A Brief History of Road Construction

Jan 14 16:11 2012 Dan Thaler Print This Article

Have you ever wondered about the history of road construction? This fascinating subject is vital to the existence of global commerce, and has been ever since the dawn of civilization. Read on to discover information about how people like the Incas, Ancient Romans, and Industrial Revolution era Europeans developed road transportation.

 The concept of the road seems like something that incredibly simple that humans must have had forever,Guest Posting but the history of roads actually involves many technological developments that finally culminated during the European Industrial Revolution. In general roads have followed the maxim that necessity is the mother of invention, and as such their development is usually in line with the civilization or culture that has created them.


Some early types of roads were created by peoples of the Americas, who never developed the wheel like the peoples of the Old World. Despite this, they managed to contribute great things to the history of roads. The roads developed by these peoples were generally made of dirt and used to accommodate their relative lack of stress befitting their civilizations, which had lower population densities compared to the old world. Nevertheless, these transportation systems were incredibly extensive and are still used today in many parts of the world.


Across the Atlantic and Pacific Ocean paved roads quickly became the norm because of the need for more durable methods of transportation and longer trading networks. With the development of the wheel, the history of roads took a decisive leap forward. Humans could now transport things greater distances more efficiently. Different civilizations had inventors who contributed incredible developments to road construction. One civilization, the Minoans, constructed a massive road network on the island of Crete in 2000 BCE which employed sandstone, limestone, and mortar to seal the blocks together. Roads often employed drains to ensure they didn't become clogged with water, and this type of thing can still be seen in the ruins of Roman Pompeii.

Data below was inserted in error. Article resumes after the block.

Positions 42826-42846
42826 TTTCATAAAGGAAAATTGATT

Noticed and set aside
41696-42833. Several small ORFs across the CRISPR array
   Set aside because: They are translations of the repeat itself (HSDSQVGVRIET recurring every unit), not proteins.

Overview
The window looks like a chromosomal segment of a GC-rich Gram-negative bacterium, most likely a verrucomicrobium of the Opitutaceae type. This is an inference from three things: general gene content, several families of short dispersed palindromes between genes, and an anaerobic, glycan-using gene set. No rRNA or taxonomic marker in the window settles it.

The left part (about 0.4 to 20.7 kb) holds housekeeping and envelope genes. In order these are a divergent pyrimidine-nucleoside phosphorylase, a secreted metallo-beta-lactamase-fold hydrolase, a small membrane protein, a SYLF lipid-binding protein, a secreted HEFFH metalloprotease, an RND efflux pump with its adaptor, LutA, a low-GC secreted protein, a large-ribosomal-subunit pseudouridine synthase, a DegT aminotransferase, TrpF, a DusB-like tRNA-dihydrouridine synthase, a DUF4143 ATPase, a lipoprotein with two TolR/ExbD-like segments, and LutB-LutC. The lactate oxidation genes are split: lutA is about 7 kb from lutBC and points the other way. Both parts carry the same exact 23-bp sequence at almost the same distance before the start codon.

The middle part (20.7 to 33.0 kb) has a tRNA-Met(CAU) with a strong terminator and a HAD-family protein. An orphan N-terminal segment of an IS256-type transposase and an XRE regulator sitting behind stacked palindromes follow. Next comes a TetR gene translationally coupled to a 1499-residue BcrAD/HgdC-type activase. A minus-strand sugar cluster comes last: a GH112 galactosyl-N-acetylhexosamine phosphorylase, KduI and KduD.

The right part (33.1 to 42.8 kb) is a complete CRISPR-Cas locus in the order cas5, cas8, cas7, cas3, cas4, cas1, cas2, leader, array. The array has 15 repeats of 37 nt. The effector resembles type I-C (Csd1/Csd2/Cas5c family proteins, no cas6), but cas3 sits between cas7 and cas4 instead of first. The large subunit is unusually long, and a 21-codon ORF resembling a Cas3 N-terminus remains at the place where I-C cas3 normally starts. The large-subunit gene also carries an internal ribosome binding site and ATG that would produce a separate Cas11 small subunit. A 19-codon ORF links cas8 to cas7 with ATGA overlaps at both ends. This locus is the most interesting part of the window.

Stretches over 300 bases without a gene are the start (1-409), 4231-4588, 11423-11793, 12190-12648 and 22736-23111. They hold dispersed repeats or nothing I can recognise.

Further developments included the discovery of tar paving in classical Iraq in the 700's AD. This ensured a strong and durable material that could withstand the increasing traffic between China and the Middle East at this time. Unfortunately it was made of a non-renewable resource, oil. Further developments in the history of roads would wait until the European Industrial Revolution, who had finally inherited Arabia's scientific achievements by the time of the Renaissance. An understanding of the science behind the massive network of roads the Romans had left behind millennia earlier led to advancements in road strength that culminated in the invention of modern paving in the early 20th century.


Today roads cover most of the planet and are made of a large variety of materials from tarmac, to concrete, to macadam, to cobblestone. There will likely be further developments in the history of roads as our transportation methods improve. It is also possible that we will forgo many of our modern methods as the roads we have now descend into obsolescence with motorized personal transit. It is impossible to know what the future may hold.

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Dan Thaler
Dan Thaler

Dan Thaler is an undergrad history student at Ramapo College of New Jersey.

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